NEW ORLEANS – The Aquamira WaterBasics Series II Red Line filter and bottle claims to be the “best” solution on the market for drinking water safety. Granted the claim may seem too strong, at best, but, there is enough science and technology here to warrant serious consideration for any survivor or traveler.
While the company offers several filtered water bottles, this particular version – the Red Line Series II – is its top of the line. And, at an MSRP of $49.99, it is not an impulse buy.
The bottle is light (7.3 ounces by my measurement), and easy to carry.
It has a bite valve, a transparent orange cover and an “eye” to tie it off or clip it to a belt or backpack. This version is bright orange (easy to see) and labeled on the exterior with fill line measurements showing eight ounces, 16 ounces, 20 ounces, 250 milliliters, and 500 milliliters respectively.
According to the packaging it is certified by International Association of Plumbing and Mechanical Officials, Research and Testing (IAPMO R&T) to U.S. Environmental Protection Agency Microbiological Purifier test standard for the reduction of cysts, bacteria and viruses. Also, it is certified to NSF/American National Standards Institute 372 for lead free content.
Made in the USA, the bottle is free of BPAs, iodine, and chemicals.
For my review, I started with their “Certificate of Listing,” available online from the IAPMO R&T. This third party testing company certifies the product will do what it says. In this case, it says that this filtered water bottle will reduce the levels of bacteria, virus, and cysts in accordance with the EPA Guide Standard and Protocol for Testing Microbiological Water Purifiers, as well as the IAPMO R&T Certification Mark.
The IAPMO R&T is also certified by the American National Standards Institute to perform a wide variety of testing.
Because the product uses a mechanical process, to meet the standards the product must filter .2 microns to stop giardia cysts. Ecoli measures .5 microns.
What Aquamira Says
I briefly interviewed one of the developers, Max Gyllenskog. Aquamira designed the bottle as a personal filter for one individual exposed to questionable water sources. Examples include backpackers or business persons traveling abroad. Gyllenskog says it really pays off is for the international traveler.
Even though the filter’s projected life span is about 120 gallons, Aquamira’s tests show that it filters much more if necessary. When it stops flowing, you know the filter reached the end of its life span. No guesswork, it just stops working. And, as with all systems, the cleaner the source of the water the longer the filter lasts. Users can dry out the filter and reuse it multiple times.
The filter is not designed to be, nor should it be, back-flushed.
My Positive Findings
My not-so-scientific personal testing shows that it will reduce the taste of chlorine from tap water to levels that I was not able to detect. I also performed a dye test and used Great Value’s Assorted Food Color and Egg Dye just to see what it would do.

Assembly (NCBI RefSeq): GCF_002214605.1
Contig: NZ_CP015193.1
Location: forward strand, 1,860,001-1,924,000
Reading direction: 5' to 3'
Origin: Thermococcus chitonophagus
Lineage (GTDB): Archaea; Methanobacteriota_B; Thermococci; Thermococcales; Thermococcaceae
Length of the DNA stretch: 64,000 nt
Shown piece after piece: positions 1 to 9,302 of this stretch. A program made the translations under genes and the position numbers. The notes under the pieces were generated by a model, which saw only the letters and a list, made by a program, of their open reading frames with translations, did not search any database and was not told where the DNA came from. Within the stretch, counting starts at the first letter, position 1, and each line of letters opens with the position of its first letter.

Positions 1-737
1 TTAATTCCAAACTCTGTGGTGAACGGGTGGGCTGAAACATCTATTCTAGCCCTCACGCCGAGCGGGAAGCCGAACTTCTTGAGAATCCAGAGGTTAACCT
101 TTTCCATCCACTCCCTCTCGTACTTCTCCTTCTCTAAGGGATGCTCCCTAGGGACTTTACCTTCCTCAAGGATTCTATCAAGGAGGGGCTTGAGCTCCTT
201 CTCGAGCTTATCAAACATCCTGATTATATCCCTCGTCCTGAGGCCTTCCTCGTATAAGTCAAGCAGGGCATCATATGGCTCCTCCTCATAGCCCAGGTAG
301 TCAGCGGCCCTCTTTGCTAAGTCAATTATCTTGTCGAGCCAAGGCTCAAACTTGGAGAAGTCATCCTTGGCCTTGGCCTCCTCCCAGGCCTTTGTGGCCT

I first used the red dye, which was a mix of red dye #40 and red dye #3. Five drops to one cup of tap water.
My understanding of this test is that the red dye #40 molecule is very large and comparable to some bacteria while the other dyes, including red #3 and blue #1, are much smaller molecules. Smaller even than a virus.
I went into this expecting that the blue dye and some of the red would not be filtered out. What I ended up with was a very pale pink instead of bright red.
The blue was filtered down to a pale blue. As far as this test went, the filter performed.
In terms of its design, it is a functional design and is fairly tough. I made sure to drop mine several times and it still works.
As an individual piece of equipment within what it was designed for, it is a good product. Aquamira’s Gyllenskog convinced me the company wanted to make a quality filter. Since the company is respected, it probably can be trusted for most situations.
The Down Side
I don’t like bite valves. The reason I don’t like bite valves is that it makes the water bottle an individual tool. It’s for one person and one person only.
For me, it’s like a football mouthpiece or a tooth brush. I don’t see how to clean it or get it ready for another person to use. Sharing and providing for my wife and children are important. For use as a broad spectrum piece of preparedness gear, it doesn’t work. Aquamira did not design the bottle to serve a group.
It will not help you fill a coffee pot or filter water to cook a pot of noodles. Since I very rarely only take care of myself, by design it won’t work.
Or will it?
My complaints aside, there is a product hack that makes it a group tool.
The Red Line II comes with a nippled filter refill. The nipple doubles as a gravity fed filter for a larger container. Ideal for a group of people. It requires about six feet of vertical lift on the water source to get enough pressure (approximately three PSI) to make the filter work properly. With the right connections and hose lengths, the supplied filter will work the same way.
Aquamira designed a good product. It should be a reliable safeguard from questionable water and it can be hacked to protect a family.
Thank you for reading my review.
The Aquamira WaterBasics Series II Red Line Filter and bottle is available online and at a variety of stores including Walmart and Amazon. Replacement filters also are available for about $30 at Walmart and other stores.
Troy Tomlinson is a Real Estate Broker licensed in Louisiana and Mississippi with an office in Gretna, La. serving the New Orleans Metropolitan Area and adjoining rural areas. He specializes in properties used for self-reliance. Motivated by Hurricane Katrina to educate himself as a Prepared American, Tomlinson completed CERT, Appleseed, Cub Scout Training, CPR, First Aid, and beer brewing. He is a licensed Ham Radio Operator (Call Sign – KF5GFB).